The Takeovers Code ¡V
Recent events, particularly the takeover of Montana by Lion, have brought new focus on New Zealand's need for a Takeovers Code. The new Code will take effect on July 1 this year. It will achieve several things.
„h Lay out an orderly process for companies to follow when staging a takeover.
„h Be governed by an independent Takeovers Panel.
„h The Takeovers Code and Panel will mean that all shareholders, big and small, are treated equally in a takeover situation.
As important as the Takeovers Code in restoring investor confidence is the strengthening of New Zealand¡¦s insider trading regime.
Last year we released a discussion document that focussed on detection and enforcement. Officials have reported to me on this and I will be announcing policy decisions on a more robust Insider Trading regime shortly.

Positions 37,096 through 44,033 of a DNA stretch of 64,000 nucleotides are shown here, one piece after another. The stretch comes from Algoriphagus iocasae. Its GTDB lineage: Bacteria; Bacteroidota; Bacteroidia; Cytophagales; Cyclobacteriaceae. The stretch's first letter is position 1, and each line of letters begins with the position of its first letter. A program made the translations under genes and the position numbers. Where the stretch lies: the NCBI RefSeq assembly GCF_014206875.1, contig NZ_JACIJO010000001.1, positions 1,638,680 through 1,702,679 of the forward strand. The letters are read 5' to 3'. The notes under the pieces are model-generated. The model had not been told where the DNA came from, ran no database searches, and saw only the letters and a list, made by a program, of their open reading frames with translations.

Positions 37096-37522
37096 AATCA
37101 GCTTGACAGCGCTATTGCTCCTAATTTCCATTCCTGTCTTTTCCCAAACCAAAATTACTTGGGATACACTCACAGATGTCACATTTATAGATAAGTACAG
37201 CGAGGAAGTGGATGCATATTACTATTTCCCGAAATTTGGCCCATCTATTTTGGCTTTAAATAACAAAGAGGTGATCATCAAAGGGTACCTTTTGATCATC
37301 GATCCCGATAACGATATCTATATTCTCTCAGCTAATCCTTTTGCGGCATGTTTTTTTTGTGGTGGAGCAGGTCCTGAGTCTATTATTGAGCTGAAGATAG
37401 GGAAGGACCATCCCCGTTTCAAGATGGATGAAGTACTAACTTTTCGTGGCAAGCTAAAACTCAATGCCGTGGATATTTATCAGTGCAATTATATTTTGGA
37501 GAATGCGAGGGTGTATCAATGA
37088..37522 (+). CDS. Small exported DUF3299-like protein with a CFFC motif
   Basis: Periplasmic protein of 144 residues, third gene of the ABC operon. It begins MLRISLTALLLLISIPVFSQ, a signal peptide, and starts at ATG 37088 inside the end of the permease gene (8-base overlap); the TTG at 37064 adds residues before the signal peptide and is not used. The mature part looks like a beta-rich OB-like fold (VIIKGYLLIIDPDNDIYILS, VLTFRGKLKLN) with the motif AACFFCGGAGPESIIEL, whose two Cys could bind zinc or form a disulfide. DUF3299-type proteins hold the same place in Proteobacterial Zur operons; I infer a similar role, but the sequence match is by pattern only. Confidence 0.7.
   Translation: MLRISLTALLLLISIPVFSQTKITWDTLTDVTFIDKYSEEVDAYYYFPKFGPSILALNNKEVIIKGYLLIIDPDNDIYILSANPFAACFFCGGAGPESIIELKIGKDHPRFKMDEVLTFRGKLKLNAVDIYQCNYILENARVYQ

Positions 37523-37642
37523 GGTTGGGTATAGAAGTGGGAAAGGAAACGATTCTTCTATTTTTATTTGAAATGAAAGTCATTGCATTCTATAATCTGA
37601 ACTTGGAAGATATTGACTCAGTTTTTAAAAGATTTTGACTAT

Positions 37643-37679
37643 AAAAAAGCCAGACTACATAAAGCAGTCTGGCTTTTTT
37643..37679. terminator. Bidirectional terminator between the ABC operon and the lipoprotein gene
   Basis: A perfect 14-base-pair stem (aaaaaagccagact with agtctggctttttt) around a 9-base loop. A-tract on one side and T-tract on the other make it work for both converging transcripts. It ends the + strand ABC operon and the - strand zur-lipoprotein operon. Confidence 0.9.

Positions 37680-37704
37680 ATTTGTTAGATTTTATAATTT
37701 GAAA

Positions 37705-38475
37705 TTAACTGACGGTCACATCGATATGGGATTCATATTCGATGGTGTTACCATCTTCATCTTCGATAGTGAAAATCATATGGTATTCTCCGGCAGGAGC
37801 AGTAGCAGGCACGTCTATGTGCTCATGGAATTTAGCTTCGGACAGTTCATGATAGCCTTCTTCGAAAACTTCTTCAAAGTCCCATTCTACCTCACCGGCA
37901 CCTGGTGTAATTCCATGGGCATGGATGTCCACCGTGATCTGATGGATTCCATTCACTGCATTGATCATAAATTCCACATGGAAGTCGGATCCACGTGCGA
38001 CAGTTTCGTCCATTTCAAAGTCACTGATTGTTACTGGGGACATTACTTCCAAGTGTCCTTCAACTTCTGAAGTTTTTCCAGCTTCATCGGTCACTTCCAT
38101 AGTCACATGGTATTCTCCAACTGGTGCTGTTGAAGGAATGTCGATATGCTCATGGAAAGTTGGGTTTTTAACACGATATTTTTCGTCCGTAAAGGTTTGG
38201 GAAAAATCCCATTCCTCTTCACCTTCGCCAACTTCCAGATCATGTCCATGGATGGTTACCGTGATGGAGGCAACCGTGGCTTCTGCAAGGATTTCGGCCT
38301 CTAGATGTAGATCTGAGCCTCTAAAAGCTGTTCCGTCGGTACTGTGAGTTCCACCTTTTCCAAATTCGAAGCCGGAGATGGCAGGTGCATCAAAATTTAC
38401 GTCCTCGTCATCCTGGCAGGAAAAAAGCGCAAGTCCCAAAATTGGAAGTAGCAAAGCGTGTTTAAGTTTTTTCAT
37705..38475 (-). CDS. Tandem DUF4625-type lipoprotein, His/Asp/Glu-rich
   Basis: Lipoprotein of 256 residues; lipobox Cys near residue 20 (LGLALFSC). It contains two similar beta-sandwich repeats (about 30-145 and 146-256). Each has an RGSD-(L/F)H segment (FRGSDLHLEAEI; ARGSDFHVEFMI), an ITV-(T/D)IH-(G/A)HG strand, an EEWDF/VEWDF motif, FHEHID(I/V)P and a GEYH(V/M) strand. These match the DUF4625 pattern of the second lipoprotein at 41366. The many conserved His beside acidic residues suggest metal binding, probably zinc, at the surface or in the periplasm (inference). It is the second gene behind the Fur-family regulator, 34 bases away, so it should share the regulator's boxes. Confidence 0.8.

I am also doing more work on other more fundamental issues relating to insider trading - which will be helpful, whether or not our stock exchanges merge.
The stock exchange has requested that the government assist in its demutualisation and that is happening in a private bill from Marian Hobbs. That Bill will, among other things, bring the NZSE under the Companies Act. The wider debate on whether the NZSE and ASX should merge is a matter for them to resolve. The government has said that it will facilitate the merger if that is what is decided.
Compliance Costs ¡V
Business compliance costs arise from a wide variety of Government activities. We know they can have a significant impact on business competitiveness and are a major concern of the business community.
We accept that to improve the regulatory environment, and reduce compliance costs to business, there must be a ¡§whole of Government approach¡¨. All Ministers are making business compliance cost reduction a priority.
The Business Compliance Cost Panel, made up of a good cross-section of business people and headed by Alan Dunn, is conducting a review of business compliance costs.
The Panel will hold a series of regional meetings and will produce an issues paper. I urge chambers such as this one to make submissions to the panel.